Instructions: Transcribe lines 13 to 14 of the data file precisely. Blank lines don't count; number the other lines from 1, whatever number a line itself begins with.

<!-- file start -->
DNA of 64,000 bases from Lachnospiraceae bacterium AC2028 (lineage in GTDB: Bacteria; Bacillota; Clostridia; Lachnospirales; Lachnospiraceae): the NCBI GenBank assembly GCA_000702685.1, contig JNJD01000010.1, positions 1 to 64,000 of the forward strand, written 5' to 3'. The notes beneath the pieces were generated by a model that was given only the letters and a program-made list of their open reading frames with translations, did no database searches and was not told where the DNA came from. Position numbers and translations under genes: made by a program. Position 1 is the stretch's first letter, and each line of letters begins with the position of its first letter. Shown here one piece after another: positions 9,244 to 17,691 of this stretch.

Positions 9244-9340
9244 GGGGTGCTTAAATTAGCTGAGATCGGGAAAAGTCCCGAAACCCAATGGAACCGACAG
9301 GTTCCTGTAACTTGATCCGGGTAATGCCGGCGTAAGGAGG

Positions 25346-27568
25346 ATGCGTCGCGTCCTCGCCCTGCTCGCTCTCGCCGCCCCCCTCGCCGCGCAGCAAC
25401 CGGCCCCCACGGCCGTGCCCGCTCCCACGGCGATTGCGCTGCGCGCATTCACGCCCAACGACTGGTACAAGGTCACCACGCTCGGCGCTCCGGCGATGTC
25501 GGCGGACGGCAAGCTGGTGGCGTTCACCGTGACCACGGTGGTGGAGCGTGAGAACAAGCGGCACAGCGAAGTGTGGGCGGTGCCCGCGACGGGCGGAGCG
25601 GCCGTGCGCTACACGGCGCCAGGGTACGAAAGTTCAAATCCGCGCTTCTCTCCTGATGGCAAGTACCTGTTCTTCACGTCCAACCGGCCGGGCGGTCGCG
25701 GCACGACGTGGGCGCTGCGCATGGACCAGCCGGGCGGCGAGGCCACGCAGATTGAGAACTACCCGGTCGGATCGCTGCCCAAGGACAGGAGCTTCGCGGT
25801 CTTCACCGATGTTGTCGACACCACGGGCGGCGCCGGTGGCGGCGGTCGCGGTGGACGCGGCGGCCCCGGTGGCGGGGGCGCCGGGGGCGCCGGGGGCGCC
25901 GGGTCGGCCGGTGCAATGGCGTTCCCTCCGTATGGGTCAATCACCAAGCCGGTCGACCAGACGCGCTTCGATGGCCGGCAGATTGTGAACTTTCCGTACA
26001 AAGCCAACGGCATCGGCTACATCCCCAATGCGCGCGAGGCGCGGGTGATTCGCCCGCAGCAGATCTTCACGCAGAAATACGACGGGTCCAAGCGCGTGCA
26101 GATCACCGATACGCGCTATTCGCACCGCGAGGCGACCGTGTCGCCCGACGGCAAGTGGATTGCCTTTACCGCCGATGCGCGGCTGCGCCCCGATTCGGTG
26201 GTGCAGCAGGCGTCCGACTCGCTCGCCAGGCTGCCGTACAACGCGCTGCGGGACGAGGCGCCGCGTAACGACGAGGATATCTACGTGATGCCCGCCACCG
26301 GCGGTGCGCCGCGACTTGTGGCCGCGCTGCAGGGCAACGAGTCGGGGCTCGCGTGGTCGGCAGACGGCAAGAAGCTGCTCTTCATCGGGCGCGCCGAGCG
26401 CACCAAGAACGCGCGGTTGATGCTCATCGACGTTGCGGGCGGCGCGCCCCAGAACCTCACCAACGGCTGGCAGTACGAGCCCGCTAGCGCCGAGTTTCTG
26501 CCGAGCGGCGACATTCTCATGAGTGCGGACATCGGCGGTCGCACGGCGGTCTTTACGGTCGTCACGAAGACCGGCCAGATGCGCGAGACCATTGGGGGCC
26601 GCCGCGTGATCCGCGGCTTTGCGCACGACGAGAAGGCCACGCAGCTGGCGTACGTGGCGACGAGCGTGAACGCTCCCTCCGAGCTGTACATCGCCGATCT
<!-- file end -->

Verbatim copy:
26001 AAGCCAACGGCATCGGCTACATCCCCAATGCGCGCGAGGCGCGGGTGATTCGCCCGCAGCAGATCTTCACGCAGAAATACGACGGGTCCAAGCGCGTGCA
26101 GATCACCGATACGCGCTATTCGCACCGCGAGGCGACCGTGTCGCCCGACGGCAAGTGGATTGCCTTTACCGCCGATGCGCGGCTGCGCCCCGATTCGGTG